When Multinail sat down to design the PieceMaker, their new linear saw, company history, expertise and a long wishlist were all parts of the planning.
Generational change is a necessary part of business success. It can be daunting, especially when an older product has been justly popular for a long time. But it can also be exciting, as the team at Multinail found when they came together to create the PieceMaker linear saw.
“We’ve been building linear saws now for about 15 years,” says Peter Whiteley, operations manager machinery division at Multinail. “We saw a niche in the linear saw market for one that combined up-to-date automation with a small footprint and ease of use. We had a look at the requirements of businesses and identified the exact machine we needed to design to suit the market, and that niche.”
While there were definitely more steps in the design process than that, it’s clearly worked: Multinail has sold 16 PieceMakers in 2019 and the buyers have ranged across the spectrum from small to large truss plants.
With a cost-effective price starting around $300,000, reliable automation, a user-friendly interface and big production gains without additional staff requirements, it’s easy to see why it’s selling well, but that success started with the design team.
A learning process
The company’s previous linear saw model, the MAC Saw, had a decade-long run with several updates along the way. However, while the cutting technology on that saw was still excellent, automation had come a long way in the years since it was developed.
So when Whiteley sat down with his team, they had a simple brief: to come up with the next saw the market needed. And they had a lot of information to start with.
“As with any new development, we looked at what we’d built before and identified where we could improve on it,” Whiteley says. “Then we went to the drawing board with virtually a clean slate and open mind, but thanks to Multinail’s ongoing support and service roles, we were able to take advantage of the market feedback our business development managers and technical support staff were bringing us from the field.”
Several market requests dominated: higher productivity, a small footprint and ease of use combined with being able to do the job as efficiently as possible.
Both the hardware and software were designed with these at front of mind. Omitting the gripper allowed the speed of the saw to increase, and then state-of-the-art automation added to the efficiencies that could be achieved.
“The cutting blade is next generation and there are complex differences to the older saw in the way the PieceMaker operates,” says Whiteley. “These include geometrical differences in the way the saw acts: the axis is completely different on this saw, which allowed us to make a much smaller cabinet that has benefits with all angle cuts.”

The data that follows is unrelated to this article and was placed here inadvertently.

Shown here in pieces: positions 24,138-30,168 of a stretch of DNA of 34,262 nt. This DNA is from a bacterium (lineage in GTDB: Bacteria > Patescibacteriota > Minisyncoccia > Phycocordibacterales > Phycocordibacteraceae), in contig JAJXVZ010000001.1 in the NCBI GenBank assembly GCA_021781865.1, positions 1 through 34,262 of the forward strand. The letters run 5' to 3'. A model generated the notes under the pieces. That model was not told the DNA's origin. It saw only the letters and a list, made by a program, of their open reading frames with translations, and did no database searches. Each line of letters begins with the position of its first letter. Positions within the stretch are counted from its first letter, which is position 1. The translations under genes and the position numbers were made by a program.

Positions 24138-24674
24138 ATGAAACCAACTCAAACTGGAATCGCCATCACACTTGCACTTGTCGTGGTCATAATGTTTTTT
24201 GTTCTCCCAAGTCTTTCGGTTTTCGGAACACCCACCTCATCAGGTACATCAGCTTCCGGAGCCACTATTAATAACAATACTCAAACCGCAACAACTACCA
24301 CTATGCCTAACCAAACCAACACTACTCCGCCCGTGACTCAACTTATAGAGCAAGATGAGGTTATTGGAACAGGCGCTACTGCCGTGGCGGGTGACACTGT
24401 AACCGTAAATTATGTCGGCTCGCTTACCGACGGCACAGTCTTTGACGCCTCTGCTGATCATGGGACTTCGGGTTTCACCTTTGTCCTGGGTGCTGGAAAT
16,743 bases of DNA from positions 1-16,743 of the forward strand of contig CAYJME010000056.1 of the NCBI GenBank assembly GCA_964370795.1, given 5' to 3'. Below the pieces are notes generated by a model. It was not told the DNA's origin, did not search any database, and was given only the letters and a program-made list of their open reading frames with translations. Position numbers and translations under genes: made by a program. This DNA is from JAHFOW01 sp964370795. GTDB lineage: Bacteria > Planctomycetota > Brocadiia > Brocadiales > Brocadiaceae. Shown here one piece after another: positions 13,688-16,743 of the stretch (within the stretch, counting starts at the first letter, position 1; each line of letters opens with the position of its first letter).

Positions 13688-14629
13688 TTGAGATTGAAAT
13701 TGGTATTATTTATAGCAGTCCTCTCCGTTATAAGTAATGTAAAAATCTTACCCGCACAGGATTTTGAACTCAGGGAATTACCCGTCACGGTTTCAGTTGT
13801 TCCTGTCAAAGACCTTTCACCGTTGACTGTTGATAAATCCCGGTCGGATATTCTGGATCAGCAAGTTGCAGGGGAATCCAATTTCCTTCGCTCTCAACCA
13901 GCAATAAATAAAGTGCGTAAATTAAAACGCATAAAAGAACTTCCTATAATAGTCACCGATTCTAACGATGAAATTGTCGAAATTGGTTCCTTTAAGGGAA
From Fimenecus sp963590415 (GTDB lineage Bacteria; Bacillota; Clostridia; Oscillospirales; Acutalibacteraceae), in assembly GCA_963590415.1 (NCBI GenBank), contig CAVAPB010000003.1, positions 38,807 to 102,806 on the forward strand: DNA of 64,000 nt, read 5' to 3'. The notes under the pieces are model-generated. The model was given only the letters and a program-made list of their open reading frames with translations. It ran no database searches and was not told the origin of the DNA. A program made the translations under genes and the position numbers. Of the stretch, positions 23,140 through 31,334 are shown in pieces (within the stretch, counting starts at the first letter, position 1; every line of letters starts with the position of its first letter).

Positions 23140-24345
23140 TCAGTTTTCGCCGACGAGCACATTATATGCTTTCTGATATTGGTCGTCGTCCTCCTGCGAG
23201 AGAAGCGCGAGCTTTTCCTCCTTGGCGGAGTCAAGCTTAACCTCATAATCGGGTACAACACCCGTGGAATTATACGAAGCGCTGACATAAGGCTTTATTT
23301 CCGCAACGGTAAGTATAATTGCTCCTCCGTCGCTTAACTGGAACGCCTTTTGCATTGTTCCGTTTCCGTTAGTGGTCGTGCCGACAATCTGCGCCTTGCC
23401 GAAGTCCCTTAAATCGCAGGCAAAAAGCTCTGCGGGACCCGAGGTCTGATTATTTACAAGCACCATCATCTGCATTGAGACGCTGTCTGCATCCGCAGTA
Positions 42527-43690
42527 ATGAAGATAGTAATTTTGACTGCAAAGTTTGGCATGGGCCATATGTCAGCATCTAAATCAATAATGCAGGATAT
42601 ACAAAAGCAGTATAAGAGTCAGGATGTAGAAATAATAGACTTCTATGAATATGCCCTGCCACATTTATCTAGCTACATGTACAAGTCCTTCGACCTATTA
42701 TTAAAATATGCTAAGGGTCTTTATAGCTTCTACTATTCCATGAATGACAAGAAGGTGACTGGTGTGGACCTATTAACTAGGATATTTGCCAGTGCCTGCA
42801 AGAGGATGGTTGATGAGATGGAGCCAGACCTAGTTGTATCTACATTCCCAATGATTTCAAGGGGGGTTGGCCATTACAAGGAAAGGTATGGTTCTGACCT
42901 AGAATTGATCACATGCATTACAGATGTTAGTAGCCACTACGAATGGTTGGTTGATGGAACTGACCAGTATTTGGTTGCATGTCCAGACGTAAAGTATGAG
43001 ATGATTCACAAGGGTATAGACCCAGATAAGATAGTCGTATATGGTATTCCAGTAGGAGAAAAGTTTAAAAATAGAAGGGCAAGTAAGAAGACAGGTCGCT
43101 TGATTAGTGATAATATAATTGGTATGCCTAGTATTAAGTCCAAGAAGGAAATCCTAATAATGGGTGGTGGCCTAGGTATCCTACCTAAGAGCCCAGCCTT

Brett Kinny, machinery software and controls manager was also involved in the PieceMaker’s development. “We know that different customers have different priorities,” Kinny says. “We learned that from our MAC Saw experience. Some want to prioritise the least amount of waste, others want the easiest stacking order at the output.
“These are competing ideas, you can’t necessarily do both, but we realised that we could make the PieceMaker have a range of options for optimising, so you can adjust it to optimise over one truss, or multiple trusses or the whole job. You can combine jobs, cut parts of jobs. You can have a set of optimised settings per saw number that allows the detailers to break the jobs up into different parts if, for example, they want to have the chords optimised in a certain way and the webs optimised in a different way.”
This customisation, which is all user-configurable at the saw, also allows for quick responses to changing conditions. As Kinny explains: “If you’re expecting a stock delivery and it doesn’t arrive, you can go into the software and turn off or on certain bits of stock. So if you run out of one length, the machine will immediately change to optimise using the other stock you have in hand.”
Despite the huge scope of customisation possibilities, the user interface is refreshingly simple. As Whiteley says, “We’ve actually designed it around a mobile phone. If your staff member can use a mobile phone, they can certainly use this machine.”
And while it’s not arduous to learn, the automation brings a new skill onto the floor in many truss plants. “You’re taking people whose skills have all been with traditional cutting and loading and introducing them to new technologies,” says Whiteley. “In this case it’s a linear saw with computers on board, which adds to their skill set.”
Kinny agrees: “Sometimes we see operators who might have had experience with a similar saw and they pick it up quicker: it’s a transferable skill that will help future employment prospects.”